News
10:41 am
Thu October 25, 2012

"It Would Have Been A Total Holocaust"

Fifty years ago we came within a pushed-button of nuclear war with the Soviet Union. 

Dr. Henry Mack, IV remembers it well. 

The 81-year-old resident of Sunrise, Florida was one of those with a finger on that button during the Cuban Missile Crisis. 

Dr. Mack was an Army officer back then, commanding a Nike Missile base in Carleton, Michigan and an order away from launching a nuclear warhead. "It was probably the most challenging assignment that I had in my 20 years of service; knowing that I could be the single individual that started World War III."

"I could be the single individual that started World War III"

According to Mack, the country was an itchy finger away from disaster. "My missiles were at battle stations ready to fire in a minute. My site came very close. I began to follow rules of engagement."

How does it feel to know that you were on the precipice of history? "I never gave it much thought. For me, it was just a part of my duty."  

"My missiles were at battle stations ready to fire in a minute. My site came very close. I began to follow rules of engagement."

Dr. Mack, who originally served among the famed African American regiment of Buffalo Soldiers, left the Army in the late 1960's, earned a doctorate in business administration and moved to South Florida in 1971.  He opened up his own management consulting business, and served 25-years on the Miami-Dade County School Board's audit committee.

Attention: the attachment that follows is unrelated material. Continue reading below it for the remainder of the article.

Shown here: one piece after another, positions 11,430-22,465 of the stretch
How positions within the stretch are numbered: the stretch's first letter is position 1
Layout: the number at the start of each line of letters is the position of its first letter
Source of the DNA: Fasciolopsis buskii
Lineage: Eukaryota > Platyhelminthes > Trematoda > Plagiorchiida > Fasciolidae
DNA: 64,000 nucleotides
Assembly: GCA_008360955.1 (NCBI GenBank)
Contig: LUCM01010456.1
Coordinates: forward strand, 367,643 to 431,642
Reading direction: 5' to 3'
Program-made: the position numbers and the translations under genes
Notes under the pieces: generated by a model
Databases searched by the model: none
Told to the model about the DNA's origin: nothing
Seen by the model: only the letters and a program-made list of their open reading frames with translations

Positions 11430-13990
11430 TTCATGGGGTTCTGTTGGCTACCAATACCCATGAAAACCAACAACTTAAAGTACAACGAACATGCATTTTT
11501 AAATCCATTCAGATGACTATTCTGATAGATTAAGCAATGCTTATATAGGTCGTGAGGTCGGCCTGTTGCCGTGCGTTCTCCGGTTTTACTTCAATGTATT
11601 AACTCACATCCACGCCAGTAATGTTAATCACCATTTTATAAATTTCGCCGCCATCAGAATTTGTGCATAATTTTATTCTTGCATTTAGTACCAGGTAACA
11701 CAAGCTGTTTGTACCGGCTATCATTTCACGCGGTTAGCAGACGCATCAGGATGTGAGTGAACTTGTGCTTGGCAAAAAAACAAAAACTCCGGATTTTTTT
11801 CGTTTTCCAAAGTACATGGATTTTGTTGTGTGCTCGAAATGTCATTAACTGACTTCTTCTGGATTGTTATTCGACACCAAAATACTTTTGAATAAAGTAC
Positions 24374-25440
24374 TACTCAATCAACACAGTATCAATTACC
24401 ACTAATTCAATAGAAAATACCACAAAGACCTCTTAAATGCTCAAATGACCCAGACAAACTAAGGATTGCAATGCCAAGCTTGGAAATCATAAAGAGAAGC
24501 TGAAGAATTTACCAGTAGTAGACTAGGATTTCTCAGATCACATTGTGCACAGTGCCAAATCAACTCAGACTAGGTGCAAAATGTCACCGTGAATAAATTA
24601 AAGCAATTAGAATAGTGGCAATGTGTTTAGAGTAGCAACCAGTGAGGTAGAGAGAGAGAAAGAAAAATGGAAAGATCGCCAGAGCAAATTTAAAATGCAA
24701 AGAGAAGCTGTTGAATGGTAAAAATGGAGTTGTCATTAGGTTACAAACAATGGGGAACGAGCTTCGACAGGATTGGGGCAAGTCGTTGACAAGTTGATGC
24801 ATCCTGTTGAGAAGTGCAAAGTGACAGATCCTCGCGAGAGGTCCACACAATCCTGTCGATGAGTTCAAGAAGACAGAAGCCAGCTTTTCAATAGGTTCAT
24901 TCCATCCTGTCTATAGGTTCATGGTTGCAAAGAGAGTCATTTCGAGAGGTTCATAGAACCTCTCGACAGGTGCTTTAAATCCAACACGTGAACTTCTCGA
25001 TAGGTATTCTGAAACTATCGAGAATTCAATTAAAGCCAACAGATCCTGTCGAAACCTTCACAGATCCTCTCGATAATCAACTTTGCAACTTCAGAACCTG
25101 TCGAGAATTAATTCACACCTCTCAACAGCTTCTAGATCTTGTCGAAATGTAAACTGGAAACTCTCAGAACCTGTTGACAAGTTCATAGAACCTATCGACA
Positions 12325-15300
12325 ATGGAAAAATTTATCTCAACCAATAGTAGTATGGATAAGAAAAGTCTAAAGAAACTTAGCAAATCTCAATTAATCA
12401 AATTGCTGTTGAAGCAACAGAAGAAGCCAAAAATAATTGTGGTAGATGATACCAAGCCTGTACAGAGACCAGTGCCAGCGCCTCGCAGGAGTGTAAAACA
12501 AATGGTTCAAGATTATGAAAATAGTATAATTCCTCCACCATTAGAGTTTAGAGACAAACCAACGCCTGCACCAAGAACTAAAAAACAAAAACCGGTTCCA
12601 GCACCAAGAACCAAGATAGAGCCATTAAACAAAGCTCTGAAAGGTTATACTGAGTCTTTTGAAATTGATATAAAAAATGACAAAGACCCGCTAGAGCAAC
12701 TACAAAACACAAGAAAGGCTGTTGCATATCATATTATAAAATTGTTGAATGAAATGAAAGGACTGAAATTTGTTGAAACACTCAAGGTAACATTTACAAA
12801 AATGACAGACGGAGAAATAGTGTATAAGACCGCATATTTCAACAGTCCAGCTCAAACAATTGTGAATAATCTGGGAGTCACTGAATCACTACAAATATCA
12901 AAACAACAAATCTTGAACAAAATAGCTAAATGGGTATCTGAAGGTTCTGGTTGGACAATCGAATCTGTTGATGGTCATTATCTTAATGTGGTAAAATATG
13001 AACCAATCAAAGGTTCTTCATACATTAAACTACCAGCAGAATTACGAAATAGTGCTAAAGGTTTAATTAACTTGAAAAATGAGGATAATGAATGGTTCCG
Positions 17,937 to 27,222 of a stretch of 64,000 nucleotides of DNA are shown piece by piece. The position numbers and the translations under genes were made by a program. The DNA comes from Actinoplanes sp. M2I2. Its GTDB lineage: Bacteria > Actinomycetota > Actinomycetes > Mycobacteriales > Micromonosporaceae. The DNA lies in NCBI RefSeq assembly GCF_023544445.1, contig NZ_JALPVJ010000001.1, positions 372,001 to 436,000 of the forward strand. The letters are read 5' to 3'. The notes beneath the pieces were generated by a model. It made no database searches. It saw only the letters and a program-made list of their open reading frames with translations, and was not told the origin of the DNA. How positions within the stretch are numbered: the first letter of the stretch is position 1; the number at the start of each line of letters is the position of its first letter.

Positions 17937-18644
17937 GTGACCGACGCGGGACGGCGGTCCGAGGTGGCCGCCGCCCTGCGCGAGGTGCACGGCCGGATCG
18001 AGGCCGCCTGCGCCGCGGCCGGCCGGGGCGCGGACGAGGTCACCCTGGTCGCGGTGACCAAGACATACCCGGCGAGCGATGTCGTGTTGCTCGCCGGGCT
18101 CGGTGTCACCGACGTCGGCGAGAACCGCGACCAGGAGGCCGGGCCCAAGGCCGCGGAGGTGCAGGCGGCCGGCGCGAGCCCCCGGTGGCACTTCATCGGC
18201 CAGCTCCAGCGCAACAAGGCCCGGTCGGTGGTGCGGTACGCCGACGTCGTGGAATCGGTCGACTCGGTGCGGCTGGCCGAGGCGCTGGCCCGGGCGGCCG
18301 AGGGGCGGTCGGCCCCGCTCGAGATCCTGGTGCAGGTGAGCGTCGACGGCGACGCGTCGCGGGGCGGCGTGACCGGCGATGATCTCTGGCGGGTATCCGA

But he didn't talk much about his unique role in history in the passing years. Even with his closest friends and family. 

"No one even knew about it. Everything was so highly classified back then. You simply didn't talk about it. That restraint remained with me throughout the years."

What does Dr. Mack most remember about those 13 days that nearly changed the world?

"I'm a little fellow, I weigh less than 140 pounds. But during that period, I lost 18 pounds, from simply stress"  

And what sticks in his mind the most?

"Seeing four 41-foot Nike Hercules Missiles painted white, pointed skyward is a formidable and frightening sight."

"I could only imagine what it be would be like to launch that first missile. And I thank god that I didn't have to"